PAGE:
Each year Fan Expo is always different, from the panels, booths and celebrities that vary between franchises. This year the focus was Back to the Future with Lea Thompson, Tom Wilson, Christopher Lloyd, and even Michael J. Fox making a rare appearance. While Fan Expo does try to appeal to a wide variety of people by featuring established guests from Sci-Fi, Fantasy, Anime, Horror, Comics and Gaming, there are always a few booths who don’t necessarily fall into those categories, but attend because sheer volume of people there.

Show floor

I always go to the show floor as soon as the doors open, before it gets too crowded. On Friday morning most of the artists were already set up from the day before so even if they weren’t at their booth, some of their artwork was on display to check out. It’s nice to stroll the aisles at your own pace before it gets unbearably cramped. I didn’t end up buying any prints this year though. While there was some amazing art, the prints I buy usually end up sitting in my closet until I remember about them next year at Fan Expo, when I want to buy more prints or buttons or key chains.


This year I encountered an odd booth for OLG (Ontario Lottery and Gaming), who were featuring their new lottery game. I’m sure a lot of people who attended the event play the lottery, but it just seemed out of place.

Omen by HP had a booth I haven’t seen in previous years that I thought was a nice touch. Featuring the latest products in PC gaming, they had several setups people could try with Fortnite.

Blizzard had a huge display for Hearthstone, Overwatch, Diablo, and the new expansion released for World of Warcraft.

Nintendo had a decent sized booth for the Switch, showcasing current and upcoming games like Smash Bros Ultimate, Splatoon 2, Mario Aces and a small display for Pokémon Let’s Go for the Poke Ball accessory.

Sony had a bigger setup than Nintendo for their VR games like Tetris Effect, Super Hot, and Beat Saber to name a few. On the PS4 they had the Spyro trilogy, and the new Spider-Man. EB Games had a huge store with anything and everything you could want, from video games to board games and accessories.

Dragonball had a presence as part of the Dragonball North America Tour 2018, with other stops including San Dieago Comic-Con and New York Comic Con. Booth featured DragonBall super card game, the mobile game Dragonball Legends, Dragonball Fighter Z, and action figures.

A personal highlight for me was seeing Sam Maggs and getting her autograph. Sam is the author of The Fangirl’s Guide to the GalaxyWonder Women, and coming this October, her latest book Girl Squads. She has also written for various comics, video games, and anthologies. She is an amazing writer and I highly recommend her work!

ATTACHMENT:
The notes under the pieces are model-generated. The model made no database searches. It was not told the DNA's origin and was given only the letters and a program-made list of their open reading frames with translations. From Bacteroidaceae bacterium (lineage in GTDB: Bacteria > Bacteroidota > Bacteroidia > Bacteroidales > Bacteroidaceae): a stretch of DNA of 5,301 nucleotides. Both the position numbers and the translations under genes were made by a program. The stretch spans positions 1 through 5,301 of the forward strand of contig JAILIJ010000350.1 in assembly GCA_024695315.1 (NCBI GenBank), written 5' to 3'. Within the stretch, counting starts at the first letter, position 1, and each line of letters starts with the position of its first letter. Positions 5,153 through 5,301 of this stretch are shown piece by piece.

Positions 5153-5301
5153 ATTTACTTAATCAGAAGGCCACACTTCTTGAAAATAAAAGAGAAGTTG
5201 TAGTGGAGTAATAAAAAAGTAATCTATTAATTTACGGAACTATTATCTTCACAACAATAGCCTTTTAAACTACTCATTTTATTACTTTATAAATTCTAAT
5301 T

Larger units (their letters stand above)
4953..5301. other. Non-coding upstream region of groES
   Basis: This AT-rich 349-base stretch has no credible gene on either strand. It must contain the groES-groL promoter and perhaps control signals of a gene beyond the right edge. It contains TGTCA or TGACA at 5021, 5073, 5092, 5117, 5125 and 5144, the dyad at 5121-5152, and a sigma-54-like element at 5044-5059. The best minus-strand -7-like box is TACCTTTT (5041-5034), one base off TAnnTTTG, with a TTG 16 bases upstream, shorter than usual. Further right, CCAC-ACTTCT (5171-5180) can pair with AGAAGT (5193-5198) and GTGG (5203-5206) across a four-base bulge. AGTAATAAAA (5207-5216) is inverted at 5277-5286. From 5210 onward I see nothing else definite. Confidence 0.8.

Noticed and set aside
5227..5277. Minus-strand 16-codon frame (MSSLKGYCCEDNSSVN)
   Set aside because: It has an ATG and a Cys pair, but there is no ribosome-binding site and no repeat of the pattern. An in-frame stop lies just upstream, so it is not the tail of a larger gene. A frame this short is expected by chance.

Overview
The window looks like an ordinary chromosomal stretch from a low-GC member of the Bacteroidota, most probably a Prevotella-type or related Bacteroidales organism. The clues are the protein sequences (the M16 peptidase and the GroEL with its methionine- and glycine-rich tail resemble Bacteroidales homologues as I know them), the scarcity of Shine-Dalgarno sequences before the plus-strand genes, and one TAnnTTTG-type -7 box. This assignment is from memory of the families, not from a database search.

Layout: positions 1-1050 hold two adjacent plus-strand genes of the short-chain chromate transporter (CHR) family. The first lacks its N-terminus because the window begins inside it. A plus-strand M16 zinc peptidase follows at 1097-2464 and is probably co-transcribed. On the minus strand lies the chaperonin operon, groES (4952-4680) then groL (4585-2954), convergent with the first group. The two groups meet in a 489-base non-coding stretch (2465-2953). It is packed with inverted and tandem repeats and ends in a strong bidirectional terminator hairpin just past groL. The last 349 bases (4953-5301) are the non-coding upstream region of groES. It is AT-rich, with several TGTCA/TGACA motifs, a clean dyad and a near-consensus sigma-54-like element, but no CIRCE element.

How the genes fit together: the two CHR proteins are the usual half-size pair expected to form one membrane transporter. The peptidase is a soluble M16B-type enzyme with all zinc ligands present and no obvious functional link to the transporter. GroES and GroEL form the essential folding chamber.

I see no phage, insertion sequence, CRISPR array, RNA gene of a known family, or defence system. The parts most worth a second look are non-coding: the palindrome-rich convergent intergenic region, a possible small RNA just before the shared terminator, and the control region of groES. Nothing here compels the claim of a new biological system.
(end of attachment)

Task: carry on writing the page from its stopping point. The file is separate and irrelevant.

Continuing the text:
Two panel highlights for me were the Talk from Superheroes live recording, and Navigating a Comics Career.

Talk From Superheroes hosts Andrew Ivimey and Diana McCallum were joined by special guests Jason Deline and Ian MacIntyre for a live recording of their podcast covering Blade 2. I loved this panel, they always do a great job analyzing the movie or show and talking about its strengths and weaknesses. They don’t always agree about whether or not they like the show or movie, the Batman Forever episode is a great example (and a great episode to listen to), and that clashing opinion makes the podcast interesting. Some of the movies they review are from the 90’s and early 2000’s, so they talk about the nostalgia of when they first came out and how the films hold up to today’s standards. I recommend checking out their site to find out more about the From Superheroes network!

I was also excited to attend the Creator Resource panel Navigating a Comics Career: Pitching, Networking and Self-care. This was an excellent panel to attend even if you aren’t thinking about a career in comics, just to get an insight into the industry and how artists work. Panelists Megan Kearney, Leisha-Marie Riddel, Cian Tormey, and Michael Walsh moderated by Eric Kim and Rogues Portal own Editor In Chief, Stephanie Cooke. This panel was super informative, not only touching on how these people got started in the industry, but also how they continue to change and adapt to current technologies and trends. It was interesting to see what works for some artists, such as working from home, keeping a schedule, stepping away from your work every once in a while or taking a break, different things work for different artists. Creator Resource has all kinds of information about the industry, and resources to help you navigate comic book contracts, copyrights, trademarks, and more.

Andrew Dmytrasz

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